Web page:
Last week we wrote about a flood in Chikwawa, Malawi that left over 5,400 people homeless and hungry. Our friends with the Museums of Malawi told us of the situation and several of our readers have asked us how a museum has become involved with natural disasters and disease.
We first met Aaron Maluwa and Michael Gondwe at an international conference in Vancouver, Canada. They presented their work as museum educators at the Museums of Malawi, describing the challenge of being keepers of Malawi’s cultures in the face of growing numbers of deaths from AIDS and malaria.
The Museums of Malawi are in Blantyre and Lilongwe and several other cities, and like most museums have exhibits and collections. But Malawi is one of the poorest nations on Earth and 90% of the population live in rural areas, lacking the opportunity for education much beyond primary grades. Aaron and Mike realized their museums would mean little to those people, because people in rural communities rarely come to the cities and are generally more concerned about fighting disease and hunger than viewing the museum’s collections. Aaron and Mike realized they would need to work on these basic issues if they truly wanted to preserve the culture of the country in their roles as museum educators.
They decided to take their programming to the people instead of expecting the people to come to them. They use familiar cultural dances, songs and storytelling of Malawi as their vehicle for interpretation. As they visit remote villages, they ask local women to embed HIV and malaria prevention messages into traditional songs and stories. Then a month or so later they return to the village to do half-day or longer programs on HIV or malaria for everyone in the community. The program includes video about the disease, interpretive programming and conversations with villagers and practical assistance such as mosquito nets to prevent malaria and HIV testing to identify those already infected so that they can receive medications.
It is estimated that one in nine in this nation of 13 million are HIV infected, but many are unaware of their condition. The Museum program helps villagers understand the need to be tested and many line up for an exam after the program. The Museum brings along testing equipment and clinicians to do the testing on-site. The cultural songs, dances and stories tell how important it is to protect your family by changing social practices (e.g. use condoms, stay only with your partner, etc.).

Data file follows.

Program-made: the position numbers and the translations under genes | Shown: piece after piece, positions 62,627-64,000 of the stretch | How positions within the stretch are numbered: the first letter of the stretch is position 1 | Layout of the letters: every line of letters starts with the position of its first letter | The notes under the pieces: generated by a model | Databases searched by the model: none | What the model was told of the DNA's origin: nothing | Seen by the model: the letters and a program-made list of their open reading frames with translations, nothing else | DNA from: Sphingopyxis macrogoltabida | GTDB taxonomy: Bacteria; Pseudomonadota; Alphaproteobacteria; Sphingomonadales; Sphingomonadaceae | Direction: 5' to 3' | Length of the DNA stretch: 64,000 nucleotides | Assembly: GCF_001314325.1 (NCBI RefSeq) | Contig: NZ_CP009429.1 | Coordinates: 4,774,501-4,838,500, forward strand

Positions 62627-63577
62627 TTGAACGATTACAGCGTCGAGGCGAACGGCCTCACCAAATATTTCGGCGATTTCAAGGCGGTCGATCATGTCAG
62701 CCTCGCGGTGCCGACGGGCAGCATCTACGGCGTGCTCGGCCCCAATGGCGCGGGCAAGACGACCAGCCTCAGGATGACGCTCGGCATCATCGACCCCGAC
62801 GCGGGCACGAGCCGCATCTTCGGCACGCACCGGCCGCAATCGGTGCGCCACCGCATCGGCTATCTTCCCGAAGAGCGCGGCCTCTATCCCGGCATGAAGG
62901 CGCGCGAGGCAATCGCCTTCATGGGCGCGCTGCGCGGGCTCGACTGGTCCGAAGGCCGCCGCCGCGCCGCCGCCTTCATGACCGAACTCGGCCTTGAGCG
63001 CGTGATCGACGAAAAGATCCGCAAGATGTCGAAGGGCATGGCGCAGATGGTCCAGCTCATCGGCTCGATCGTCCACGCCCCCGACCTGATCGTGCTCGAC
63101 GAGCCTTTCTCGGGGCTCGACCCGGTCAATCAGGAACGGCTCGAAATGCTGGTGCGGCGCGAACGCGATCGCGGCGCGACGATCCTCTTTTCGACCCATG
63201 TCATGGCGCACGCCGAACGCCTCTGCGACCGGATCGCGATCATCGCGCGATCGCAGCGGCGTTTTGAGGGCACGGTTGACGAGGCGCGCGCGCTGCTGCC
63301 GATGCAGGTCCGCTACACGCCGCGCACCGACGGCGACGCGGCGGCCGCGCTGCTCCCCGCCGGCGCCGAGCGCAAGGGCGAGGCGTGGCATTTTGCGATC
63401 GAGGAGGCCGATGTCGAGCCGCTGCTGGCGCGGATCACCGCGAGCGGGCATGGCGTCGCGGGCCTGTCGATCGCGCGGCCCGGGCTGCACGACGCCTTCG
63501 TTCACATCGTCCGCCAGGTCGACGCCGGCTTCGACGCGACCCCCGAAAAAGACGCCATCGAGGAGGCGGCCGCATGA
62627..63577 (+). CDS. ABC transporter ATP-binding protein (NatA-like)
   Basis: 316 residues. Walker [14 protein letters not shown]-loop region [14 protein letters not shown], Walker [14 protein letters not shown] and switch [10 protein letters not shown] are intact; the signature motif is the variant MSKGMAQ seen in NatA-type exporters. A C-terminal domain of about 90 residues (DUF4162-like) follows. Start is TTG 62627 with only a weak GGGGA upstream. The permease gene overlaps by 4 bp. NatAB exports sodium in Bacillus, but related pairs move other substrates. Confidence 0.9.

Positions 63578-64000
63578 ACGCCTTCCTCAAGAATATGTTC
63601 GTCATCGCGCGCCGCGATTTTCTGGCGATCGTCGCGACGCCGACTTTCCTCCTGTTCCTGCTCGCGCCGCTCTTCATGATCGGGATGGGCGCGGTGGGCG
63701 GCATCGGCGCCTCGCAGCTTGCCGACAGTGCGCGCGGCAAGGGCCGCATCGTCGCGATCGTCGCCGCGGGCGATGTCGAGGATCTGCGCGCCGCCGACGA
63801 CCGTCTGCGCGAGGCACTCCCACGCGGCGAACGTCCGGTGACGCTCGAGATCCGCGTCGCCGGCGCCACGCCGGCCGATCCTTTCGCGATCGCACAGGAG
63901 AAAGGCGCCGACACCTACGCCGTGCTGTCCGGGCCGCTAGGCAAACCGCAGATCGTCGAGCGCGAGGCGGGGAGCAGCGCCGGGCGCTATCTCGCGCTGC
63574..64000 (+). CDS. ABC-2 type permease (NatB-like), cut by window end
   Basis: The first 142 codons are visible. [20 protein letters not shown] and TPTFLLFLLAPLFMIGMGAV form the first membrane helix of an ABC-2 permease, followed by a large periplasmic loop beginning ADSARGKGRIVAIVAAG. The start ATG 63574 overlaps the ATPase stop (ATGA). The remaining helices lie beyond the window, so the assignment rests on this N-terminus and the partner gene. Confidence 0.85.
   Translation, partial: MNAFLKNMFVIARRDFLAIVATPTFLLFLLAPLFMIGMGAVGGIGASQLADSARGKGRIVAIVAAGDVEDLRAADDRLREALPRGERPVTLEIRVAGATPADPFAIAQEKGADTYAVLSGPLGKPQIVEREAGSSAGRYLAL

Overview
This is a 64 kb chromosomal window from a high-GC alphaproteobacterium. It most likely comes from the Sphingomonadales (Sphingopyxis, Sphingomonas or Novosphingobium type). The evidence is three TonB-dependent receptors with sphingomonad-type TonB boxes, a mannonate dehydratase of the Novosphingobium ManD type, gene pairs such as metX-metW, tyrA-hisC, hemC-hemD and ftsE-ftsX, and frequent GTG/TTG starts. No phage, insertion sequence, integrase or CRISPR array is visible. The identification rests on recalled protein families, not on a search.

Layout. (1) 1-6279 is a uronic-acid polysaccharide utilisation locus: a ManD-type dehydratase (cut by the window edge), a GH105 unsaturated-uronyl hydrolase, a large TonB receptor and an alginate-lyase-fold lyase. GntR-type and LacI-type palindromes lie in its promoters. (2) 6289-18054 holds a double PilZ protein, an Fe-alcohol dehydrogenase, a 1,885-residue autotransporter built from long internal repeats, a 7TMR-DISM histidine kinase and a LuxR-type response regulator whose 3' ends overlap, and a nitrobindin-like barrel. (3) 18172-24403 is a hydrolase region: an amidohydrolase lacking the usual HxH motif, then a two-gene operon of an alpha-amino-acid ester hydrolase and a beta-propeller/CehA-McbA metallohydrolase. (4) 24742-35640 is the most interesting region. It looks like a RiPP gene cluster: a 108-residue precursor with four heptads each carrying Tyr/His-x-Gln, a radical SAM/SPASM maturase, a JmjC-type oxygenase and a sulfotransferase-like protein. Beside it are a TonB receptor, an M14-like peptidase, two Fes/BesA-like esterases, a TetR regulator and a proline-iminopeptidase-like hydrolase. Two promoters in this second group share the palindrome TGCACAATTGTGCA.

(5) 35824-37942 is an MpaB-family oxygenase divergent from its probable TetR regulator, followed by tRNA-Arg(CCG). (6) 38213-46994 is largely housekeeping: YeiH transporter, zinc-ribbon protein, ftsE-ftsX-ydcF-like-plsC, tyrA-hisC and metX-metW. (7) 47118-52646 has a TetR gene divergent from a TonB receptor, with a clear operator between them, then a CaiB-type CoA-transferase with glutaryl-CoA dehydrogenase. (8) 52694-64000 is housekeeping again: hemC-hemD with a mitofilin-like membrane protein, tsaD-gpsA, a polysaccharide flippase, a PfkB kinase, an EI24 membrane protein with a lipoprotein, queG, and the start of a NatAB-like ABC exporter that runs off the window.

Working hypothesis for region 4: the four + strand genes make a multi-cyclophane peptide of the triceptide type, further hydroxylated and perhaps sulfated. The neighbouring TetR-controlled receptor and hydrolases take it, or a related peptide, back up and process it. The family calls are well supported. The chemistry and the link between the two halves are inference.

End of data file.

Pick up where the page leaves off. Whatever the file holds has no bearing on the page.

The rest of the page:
We visited Chikwawa community in 2009 and watched a full day of programming that culminated with about 1,000 people watching dances and songs. Local women have taken on the challenge of getting young people to understand the danger they face. Men hang back, reluctant to be tested and find out their status. But women and children line up and get tested and begin the Anti-retroviral drug regimen (ARVs) if they are HIV positive.
Malaria is still the largest killer of children in Malawi, despite the great danger of HIV, so programming shifts to that disease during the season when most exposure occurs. The museum staff take along mosquito nets bought with donations to give to pregnant women and children to place over their beds. The malarial mosquitoes are night active so the nets are valued protection from bites.
Mike has recently retired from the museum to work on starting a non-profit organization to do this work in continuing cooperation with the museums. Aaron continues to work from his role as a museum educator. The impact they are having on tens of thousands of people in Malawi is inestimable. The joy of the programs is both the celebration of cultural traditions in the programs and the deeper realization that they are having a real impact on peoples’ lives.
International Humanity of Czech Republic recently learned of their work and is sending money and other medical resources to Malawi to help. But the need is much greater than their resources to support these vital programs.
Museum education in Malawi is saving lives and preserving valued cultural traditions. The program money is inadequate and the need is great. We can all help by donating funds to them. Right now your donation through us will not be tax-deductible, but we are working on creating a non-profit to assist this program through a 501c3 nonprofit. We hope at some point in time you will join us in helping them buy more mosquito nets, HIV test kits and the supplies to keep working. We have been assisting this program with our donations for five years as we are able and hope to continue doing that. If you would like to help, we can promise that 100% of your donation will be forwarded directly to this program (we cover the administrative costs of wiring money, etc.). The need is great and with the recent flooding, has never been more immediate. Thanks for spreading the word and helping financially if you are able.
– Tim Merriman